11 Gynaikas, similarly, should be dignified, not slanderers, but temperate and faithful in everything.
The issue is, how should ”gynaikas” be translated: as “women,” which by the analogous structure with v.8, would indicate women deacons, or as “wives,” which would mean that part of the requirement for a deacon was a decent wife?
There’s also brief mention of Phil 1:1, including the possibility that Evodia and Syntyche are among the episkopoi, (bishops) but no coverage of Junia as “prominent among the apostles” in Rom 16:7. (against the AV, which has the male name “Junias”)
But this stuff in the NT has been hashed over so many times that it gets old. I was actually interested in reading some of the less well-known entries, and particularly in getting at the questions of
a) Were women considered members of the clergy?
b) Did women serve “at the altar” in a sacramental role?
The answer to the first is “yes,” while the answer to the second depends on what you make of a couple of statements and inscriptions. First, a statement from Pope Gelasius I (492-96) in a letter to some bishops in southern Italy (trans. from Latin, Madigan):
We have heard to our distress that contempt of divine things has reached such a state that women are encouraged (firmentur) to serve at the sacred altars (ministrare sacris altaribus) and perform all the other tasks (cunctaque) that are assigned only to the service of men (non nisi virorum famulatui sexum) and for which they [women] are not appropriate (cui non competunt).
Then there’s this one from three Gallic bishops to two priests in Breton, written in 511, which made me laugh right out loud:
Bishops Licinius, Melanius, and Eustochius to priests Lovocatus and Catihernius, our most blessed lords and brothers in Christ. We have learned through a report of the priest Speratus, a venerable man, that you have not desisted from carrying certain altars (tabulas) through the domiciles of several citizens and presume to say masses there with women, whom you call conhospitae, who are employed in the divine sacrifice; so that, while you are distributing the eucharist, they hold the chalices and presume to administer the blood of Christ to the people of God. This novelty and unheard-of superstition saddens us not a little, as such a horrendous sect, which by no means has ever existed in Gaul, seems to be emerging in our times.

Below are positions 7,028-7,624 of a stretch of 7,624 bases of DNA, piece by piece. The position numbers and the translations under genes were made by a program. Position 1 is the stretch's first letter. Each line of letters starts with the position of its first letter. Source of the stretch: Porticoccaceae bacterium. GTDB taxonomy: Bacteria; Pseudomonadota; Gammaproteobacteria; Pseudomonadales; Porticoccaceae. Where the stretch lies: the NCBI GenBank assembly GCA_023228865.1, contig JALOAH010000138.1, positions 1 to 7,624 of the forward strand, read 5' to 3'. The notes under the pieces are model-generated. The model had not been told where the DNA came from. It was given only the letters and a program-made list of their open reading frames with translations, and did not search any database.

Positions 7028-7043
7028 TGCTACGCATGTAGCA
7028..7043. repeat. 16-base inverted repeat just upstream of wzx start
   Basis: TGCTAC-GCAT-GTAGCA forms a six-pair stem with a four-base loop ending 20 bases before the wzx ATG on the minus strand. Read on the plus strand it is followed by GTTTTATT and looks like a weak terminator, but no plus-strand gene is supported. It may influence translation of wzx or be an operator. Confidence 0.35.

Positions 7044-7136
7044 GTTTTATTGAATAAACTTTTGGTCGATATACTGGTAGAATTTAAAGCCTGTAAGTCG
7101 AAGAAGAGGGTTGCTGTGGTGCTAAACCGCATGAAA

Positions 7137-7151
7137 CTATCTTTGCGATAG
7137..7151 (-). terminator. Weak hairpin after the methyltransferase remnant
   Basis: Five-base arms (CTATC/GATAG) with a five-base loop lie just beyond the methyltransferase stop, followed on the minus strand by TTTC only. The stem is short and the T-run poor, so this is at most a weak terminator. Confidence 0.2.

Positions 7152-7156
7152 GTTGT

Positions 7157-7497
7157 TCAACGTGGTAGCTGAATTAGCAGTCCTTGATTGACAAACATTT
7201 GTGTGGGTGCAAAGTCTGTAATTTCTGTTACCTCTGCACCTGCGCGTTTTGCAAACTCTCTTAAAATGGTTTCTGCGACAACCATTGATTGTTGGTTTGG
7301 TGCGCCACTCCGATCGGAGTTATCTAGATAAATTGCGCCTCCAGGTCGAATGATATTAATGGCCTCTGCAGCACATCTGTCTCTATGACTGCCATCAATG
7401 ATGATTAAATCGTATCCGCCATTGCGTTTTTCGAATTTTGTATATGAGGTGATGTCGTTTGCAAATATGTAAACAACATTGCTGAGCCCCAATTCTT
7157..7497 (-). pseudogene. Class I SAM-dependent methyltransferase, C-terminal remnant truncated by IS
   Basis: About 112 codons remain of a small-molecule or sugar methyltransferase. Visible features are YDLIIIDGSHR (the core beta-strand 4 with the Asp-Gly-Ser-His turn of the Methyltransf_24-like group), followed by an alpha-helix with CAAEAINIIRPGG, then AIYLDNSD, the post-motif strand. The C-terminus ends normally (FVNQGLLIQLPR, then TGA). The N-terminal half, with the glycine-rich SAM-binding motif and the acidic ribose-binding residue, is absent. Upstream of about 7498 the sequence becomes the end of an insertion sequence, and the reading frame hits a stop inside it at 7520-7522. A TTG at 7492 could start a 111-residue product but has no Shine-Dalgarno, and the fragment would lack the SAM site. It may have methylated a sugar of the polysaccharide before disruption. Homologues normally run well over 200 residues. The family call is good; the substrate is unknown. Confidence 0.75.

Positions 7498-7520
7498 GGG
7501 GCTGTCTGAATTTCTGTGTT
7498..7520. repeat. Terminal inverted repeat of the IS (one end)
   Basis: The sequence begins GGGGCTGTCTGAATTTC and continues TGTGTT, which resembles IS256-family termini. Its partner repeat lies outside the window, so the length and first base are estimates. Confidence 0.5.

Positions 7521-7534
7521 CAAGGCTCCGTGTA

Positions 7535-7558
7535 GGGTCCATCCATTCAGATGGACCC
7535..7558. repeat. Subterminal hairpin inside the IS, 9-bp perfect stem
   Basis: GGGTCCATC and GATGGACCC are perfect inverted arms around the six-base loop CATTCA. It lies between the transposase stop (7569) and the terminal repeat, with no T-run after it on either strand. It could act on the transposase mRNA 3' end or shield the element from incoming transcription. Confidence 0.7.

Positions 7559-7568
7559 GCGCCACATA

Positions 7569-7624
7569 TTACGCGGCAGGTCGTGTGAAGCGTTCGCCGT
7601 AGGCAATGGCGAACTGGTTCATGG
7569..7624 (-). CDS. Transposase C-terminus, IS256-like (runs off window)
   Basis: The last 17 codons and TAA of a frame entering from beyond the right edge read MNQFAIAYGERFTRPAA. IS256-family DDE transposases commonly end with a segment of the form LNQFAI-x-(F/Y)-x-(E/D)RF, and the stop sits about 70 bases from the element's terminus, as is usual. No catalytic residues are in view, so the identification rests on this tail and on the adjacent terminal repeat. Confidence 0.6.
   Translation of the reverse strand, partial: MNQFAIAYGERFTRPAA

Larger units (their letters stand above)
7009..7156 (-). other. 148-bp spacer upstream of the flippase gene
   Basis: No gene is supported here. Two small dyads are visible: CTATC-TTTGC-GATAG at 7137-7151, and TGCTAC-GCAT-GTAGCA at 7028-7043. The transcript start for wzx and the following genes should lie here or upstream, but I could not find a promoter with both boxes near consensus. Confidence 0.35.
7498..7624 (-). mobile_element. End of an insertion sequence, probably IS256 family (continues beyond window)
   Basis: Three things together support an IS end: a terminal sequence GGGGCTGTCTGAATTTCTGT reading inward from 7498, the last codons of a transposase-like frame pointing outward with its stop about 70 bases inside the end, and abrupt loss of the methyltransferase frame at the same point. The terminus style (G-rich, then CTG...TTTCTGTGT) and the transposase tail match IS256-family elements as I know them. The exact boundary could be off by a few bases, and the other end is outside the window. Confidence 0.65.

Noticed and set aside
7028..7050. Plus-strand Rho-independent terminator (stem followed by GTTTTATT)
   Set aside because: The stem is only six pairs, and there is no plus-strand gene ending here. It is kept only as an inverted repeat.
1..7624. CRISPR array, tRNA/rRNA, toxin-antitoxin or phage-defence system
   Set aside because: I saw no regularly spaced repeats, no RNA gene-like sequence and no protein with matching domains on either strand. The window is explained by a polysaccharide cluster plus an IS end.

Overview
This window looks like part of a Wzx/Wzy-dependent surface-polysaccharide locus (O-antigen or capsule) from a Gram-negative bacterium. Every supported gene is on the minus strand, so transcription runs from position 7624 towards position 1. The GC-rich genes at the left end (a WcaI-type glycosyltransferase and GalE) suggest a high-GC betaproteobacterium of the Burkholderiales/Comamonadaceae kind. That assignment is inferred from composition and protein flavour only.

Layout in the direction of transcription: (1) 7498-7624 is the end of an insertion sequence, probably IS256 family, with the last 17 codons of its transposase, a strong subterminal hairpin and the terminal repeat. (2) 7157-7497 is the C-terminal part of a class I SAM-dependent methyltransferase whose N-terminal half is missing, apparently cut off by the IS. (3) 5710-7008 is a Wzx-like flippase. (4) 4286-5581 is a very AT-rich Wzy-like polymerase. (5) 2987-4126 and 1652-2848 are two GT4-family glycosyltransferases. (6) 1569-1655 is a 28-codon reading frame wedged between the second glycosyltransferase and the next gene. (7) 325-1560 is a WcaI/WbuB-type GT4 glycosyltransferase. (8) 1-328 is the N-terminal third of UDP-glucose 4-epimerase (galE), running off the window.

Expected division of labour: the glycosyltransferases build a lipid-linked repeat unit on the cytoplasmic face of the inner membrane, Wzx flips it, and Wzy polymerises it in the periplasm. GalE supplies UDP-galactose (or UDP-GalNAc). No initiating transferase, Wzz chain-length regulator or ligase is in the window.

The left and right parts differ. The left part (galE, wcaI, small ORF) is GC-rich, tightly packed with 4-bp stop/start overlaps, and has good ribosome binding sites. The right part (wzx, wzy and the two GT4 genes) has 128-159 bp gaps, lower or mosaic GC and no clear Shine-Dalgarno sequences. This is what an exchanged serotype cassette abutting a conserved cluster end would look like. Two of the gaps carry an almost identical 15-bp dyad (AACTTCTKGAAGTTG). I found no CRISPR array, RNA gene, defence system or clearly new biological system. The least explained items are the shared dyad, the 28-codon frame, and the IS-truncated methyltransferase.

There’s a number of others, but I’ll leave off with one more, this time from a gentleman and bishop named Atto (Bishop of Vercelli) to a priest named Ambrose, and written around the tenth century:
Because your prudence has moved you to inquire how we should understand “female priest” (presbyteram) or “female deacon” (diaconam) in the canons: it seems to me that in the primitive church, according to the word of the Lord, “the harvest was great and the laborers few”; religious women (religiosae mulieres) used also to be ordained as caretakers (cultrices ordinabantur) in the holy church, as Blessed Paul shows in the Letter to the Romans, when he says, “I commend to you my sister Phoebe, who is in the ministry of the church at Cenchrea.” Here it is understood that not only men but also women presided over the churches (sed etiam feminae praeerat ecclesiis) because of their great usefulness. For women, long accustomed to the rites of the pagan and instructed also in philosophical teachings, were, for these reasons, converted more easily and taught more liberally in the worship of religion. This the eleventh canon of the Council of Laodicea prohibits when it says it is not fitting for those women who are called female presbyters (presbyterae) or presiders (praesidentes) to be ordained in the churches. We believe female deacons truly to have been ministers of such things. For we say that a minister is a deacon (diaconum) from which we perceive female deacon (diaconam) to have been derived. Finally, we read in the fifteenth canon of the Council of Chalcedon that a female deacon is not to be ordained before her fortieth year—and this was the highest gravity. We believe women were enjoined to the office of baptizing so that the bodies of other women might be handled by them without any deeply felt sense of shame…as as those who were called female presbyters (presbyterae) assumed the office of preaching, leading, and teaching, so female deacons had taken up the office of ministry and of baptizing, a custom that is no longer expedient.